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    » 05/28/2012, 00.00


    Hundreds of girls poisoned in school, suspicions and doubts about radical Muslims

    Forty-three girls were taken to hospital yesterday. Four days earlier, 120 students and some teachers also felt sick from poisoning. The Taliban deny responsibility. Some experts suggest it might be "mass hysteria" caused by fear.

    Kabul (AsiaNews/Agencies) - Hundreds of girls in a high school in northern Takhar province have suffered poisoning in different incidents over a number of days. The authorities suspect radical Muslims opposed to women's education.

    The poisoning occurred in three separate cases, the last one, yesterday. Forty-three students at the Bibi Hajira High School in the provincial capital of Taloqan felt ill for no apparent reason. Several fainted and had to be taken to hospital.

    Four days earlier, 120 students and three teachers went through the same experience in the same school, which has about 3,000 students.

    Police believe that Muslim radicals opposed to the education of girls used an unidentified toxic powder to contaminate the air in classrooms.

    The authorities have opened an inquiry. Blood samples were taken from the girls and sent for testing.

    When they were in power (1996-2001), the Taliban banned schooling for girls. When they fell, schools reopened but in areas where they operate, incidents and fires occur in or near schools, often with harmful effects for the students.

    The Taliban have denied any responsibility in school destruction or the recent poisoning incident.

    The girls involved in the latest case were dismissed from hospital after undergoing a check-up.

    Since the students recover quickly after their hospital visit and no evidence of poisoning has been found, some experts believe that fear of Taliban retaliation is causing mass hysteria.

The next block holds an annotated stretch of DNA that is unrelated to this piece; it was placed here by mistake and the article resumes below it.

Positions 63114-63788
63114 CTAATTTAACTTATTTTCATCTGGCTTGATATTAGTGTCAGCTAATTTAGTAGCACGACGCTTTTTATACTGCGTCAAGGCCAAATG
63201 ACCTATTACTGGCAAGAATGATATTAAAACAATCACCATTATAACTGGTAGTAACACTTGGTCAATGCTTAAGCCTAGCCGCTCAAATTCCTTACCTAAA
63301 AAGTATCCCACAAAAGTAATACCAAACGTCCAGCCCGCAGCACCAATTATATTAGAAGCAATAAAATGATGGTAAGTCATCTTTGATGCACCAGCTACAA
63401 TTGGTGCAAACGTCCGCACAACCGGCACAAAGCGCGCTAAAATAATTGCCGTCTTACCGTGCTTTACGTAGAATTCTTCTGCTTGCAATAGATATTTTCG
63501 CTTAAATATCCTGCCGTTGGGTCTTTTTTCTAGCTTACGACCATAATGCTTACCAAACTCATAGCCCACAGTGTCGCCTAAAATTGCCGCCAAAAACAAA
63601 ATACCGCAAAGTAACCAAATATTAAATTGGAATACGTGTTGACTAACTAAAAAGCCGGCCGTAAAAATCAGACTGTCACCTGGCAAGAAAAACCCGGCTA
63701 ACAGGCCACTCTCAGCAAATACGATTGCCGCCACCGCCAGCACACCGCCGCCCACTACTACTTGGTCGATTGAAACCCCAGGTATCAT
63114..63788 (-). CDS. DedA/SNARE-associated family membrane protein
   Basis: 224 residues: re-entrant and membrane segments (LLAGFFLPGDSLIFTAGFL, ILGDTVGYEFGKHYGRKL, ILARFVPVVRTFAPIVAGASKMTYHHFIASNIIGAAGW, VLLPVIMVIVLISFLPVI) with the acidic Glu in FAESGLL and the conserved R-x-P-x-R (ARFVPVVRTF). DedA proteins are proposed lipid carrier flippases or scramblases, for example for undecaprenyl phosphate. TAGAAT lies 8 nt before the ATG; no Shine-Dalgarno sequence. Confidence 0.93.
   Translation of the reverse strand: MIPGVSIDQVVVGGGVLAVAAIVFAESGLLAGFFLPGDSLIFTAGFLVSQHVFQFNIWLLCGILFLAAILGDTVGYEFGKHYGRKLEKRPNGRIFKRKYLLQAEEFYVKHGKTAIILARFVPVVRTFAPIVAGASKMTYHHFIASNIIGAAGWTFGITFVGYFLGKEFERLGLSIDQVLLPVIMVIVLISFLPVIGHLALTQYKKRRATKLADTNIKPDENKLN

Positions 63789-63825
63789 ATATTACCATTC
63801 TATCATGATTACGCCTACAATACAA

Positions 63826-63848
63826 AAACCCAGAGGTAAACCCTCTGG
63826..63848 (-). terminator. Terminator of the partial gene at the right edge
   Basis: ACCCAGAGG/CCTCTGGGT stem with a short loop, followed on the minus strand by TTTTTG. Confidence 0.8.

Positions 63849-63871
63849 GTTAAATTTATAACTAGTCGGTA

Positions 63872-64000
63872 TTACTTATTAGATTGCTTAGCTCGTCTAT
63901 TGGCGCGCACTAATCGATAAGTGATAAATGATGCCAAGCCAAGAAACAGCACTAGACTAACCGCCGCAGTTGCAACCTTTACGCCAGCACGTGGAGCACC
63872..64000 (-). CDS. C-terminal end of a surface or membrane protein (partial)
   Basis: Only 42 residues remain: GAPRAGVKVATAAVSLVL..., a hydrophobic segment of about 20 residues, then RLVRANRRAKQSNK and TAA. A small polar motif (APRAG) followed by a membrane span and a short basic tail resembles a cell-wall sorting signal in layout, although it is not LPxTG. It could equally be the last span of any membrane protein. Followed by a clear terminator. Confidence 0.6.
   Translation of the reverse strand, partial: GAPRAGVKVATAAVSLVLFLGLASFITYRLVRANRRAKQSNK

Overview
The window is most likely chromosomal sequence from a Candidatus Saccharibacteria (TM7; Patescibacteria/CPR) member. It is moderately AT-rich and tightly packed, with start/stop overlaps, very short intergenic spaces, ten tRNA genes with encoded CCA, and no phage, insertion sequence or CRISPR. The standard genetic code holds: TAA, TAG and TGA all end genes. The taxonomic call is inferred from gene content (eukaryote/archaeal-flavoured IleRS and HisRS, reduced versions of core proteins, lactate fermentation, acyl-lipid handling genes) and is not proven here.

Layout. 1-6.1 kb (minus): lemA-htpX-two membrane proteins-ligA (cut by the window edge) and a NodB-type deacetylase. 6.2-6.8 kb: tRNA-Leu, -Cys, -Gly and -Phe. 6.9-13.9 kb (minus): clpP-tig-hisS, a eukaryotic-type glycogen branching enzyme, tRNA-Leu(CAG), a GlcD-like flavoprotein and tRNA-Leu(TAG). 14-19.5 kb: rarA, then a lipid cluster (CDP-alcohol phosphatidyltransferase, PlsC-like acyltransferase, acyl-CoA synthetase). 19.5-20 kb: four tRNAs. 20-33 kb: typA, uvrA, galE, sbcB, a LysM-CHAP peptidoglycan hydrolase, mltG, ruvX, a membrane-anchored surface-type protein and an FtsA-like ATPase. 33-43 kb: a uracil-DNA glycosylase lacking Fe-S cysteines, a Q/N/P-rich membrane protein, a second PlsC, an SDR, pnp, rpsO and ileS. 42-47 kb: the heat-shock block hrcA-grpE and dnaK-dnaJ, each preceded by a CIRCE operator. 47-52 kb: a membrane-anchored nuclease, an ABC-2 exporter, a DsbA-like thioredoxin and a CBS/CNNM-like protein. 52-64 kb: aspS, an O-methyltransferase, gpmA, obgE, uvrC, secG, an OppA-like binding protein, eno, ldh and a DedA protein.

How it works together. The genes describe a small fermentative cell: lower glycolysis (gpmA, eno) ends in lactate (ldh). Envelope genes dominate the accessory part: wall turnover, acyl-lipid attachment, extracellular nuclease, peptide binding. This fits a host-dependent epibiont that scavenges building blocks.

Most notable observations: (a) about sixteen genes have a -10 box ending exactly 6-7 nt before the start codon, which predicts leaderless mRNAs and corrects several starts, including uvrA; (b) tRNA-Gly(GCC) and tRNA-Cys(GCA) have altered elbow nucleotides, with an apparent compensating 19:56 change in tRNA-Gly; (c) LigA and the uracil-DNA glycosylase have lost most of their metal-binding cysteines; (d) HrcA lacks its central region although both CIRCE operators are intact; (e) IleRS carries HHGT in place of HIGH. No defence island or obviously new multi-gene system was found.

After a similar incident in Khost province, 200 students who said they felt sick were tested by NATO doctors.  The results were negative; no trace of poison were found in the air, the water or any other possible target.

    For sociologist Robert Bartholomew, these incidents are part of a "larger social panic involving the fear of Taliban insurgents".

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    See also

    14/01/2011 AFGHANISTAN
    Taliban no longer opposed to female education
    Afghan education minister makes the announcement in London. Sources tell AsiaNews that a cultural change is underway in the country. However, low teacher salaries and the distribution of international aid in education are major problems.

    12/02/2008 AFGHANISTAN
    Despite Taliban attacks, more and more children and teenagers going to school
    Islamists rebels want to undermine education. In the last ten months they have murdered 147 teachers and students and destroyed 98 schools. Unfortunately many areas still lack proper schools and pupils end up in madrassas that preach fundamentalism and hatred.

    03/03/2008 AFGHANISTAN
    The challenge of educating against Taliban terrorism
    Schools re-open for 6.5 million children. In the absence of classrooms, materials and teachers, the Taliban burn schools and kill teachers in their attempt to prevent a better future.

    29/03/2007 AFGHANISTAN
    Islamic state schools to counter the Taliban Madrassah
    Kabul decides to open Islamic schools under government control, where general culture studies, computers and foreign languages will figure on the curriculum beside religious studies. Education Minister: “The enemies of democracy in this country are actually using education as a weapon of terrorism”. Teacher formation programmes for men and women also planned.

    13/11/2008 AFGHANISTAN
    Acid thrown in faces of five young women in Kandahar, "guilty" of going to school
    Responsibility for the crime is attributed to the Taliban, who have an extensive presence in the area. During their government, they imposed an absolute ban on any form of education for females.

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